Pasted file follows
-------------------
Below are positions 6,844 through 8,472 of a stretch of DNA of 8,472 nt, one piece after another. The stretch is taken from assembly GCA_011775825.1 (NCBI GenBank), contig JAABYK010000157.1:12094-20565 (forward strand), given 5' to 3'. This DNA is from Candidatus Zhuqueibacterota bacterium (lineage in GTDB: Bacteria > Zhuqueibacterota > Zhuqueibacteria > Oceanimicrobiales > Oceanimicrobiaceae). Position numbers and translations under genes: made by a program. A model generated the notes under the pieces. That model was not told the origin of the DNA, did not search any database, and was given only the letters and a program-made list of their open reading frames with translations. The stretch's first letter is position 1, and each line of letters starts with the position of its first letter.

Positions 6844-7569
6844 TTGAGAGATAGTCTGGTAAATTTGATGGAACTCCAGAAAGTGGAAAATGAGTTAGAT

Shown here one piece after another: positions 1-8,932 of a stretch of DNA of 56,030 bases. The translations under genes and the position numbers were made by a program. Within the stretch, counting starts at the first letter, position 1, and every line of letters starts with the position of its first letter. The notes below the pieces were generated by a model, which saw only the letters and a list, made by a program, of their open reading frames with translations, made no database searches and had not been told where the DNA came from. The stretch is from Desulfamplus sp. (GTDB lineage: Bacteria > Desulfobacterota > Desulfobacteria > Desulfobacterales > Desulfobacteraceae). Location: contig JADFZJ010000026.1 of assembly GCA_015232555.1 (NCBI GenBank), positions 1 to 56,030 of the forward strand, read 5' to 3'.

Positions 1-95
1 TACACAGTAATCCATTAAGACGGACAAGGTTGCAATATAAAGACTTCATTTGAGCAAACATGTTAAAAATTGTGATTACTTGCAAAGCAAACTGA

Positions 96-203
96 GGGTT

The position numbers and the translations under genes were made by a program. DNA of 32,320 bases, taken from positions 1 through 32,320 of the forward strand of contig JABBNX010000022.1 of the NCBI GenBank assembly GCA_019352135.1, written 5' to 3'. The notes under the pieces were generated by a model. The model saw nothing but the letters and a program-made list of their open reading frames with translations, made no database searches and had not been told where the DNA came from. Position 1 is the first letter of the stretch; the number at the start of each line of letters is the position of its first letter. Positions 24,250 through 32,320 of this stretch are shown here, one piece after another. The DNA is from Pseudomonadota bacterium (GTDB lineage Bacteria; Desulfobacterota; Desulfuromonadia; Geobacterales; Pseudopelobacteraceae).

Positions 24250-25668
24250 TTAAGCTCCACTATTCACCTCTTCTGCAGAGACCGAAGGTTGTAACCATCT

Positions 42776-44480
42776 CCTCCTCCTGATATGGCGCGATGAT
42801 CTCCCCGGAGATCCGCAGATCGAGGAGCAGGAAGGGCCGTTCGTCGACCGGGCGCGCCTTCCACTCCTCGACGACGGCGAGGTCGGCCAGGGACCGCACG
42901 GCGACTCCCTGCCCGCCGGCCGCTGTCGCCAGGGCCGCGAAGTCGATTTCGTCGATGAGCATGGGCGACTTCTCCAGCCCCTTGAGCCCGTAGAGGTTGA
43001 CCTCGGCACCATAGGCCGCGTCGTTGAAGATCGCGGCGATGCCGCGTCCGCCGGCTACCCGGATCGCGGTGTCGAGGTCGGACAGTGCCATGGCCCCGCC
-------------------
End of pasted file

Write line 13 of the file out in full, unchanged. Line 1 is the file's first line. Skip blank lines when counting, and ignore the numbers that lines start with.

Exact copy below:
42776 CCTCCTCCTGATATGGCGCGATGAT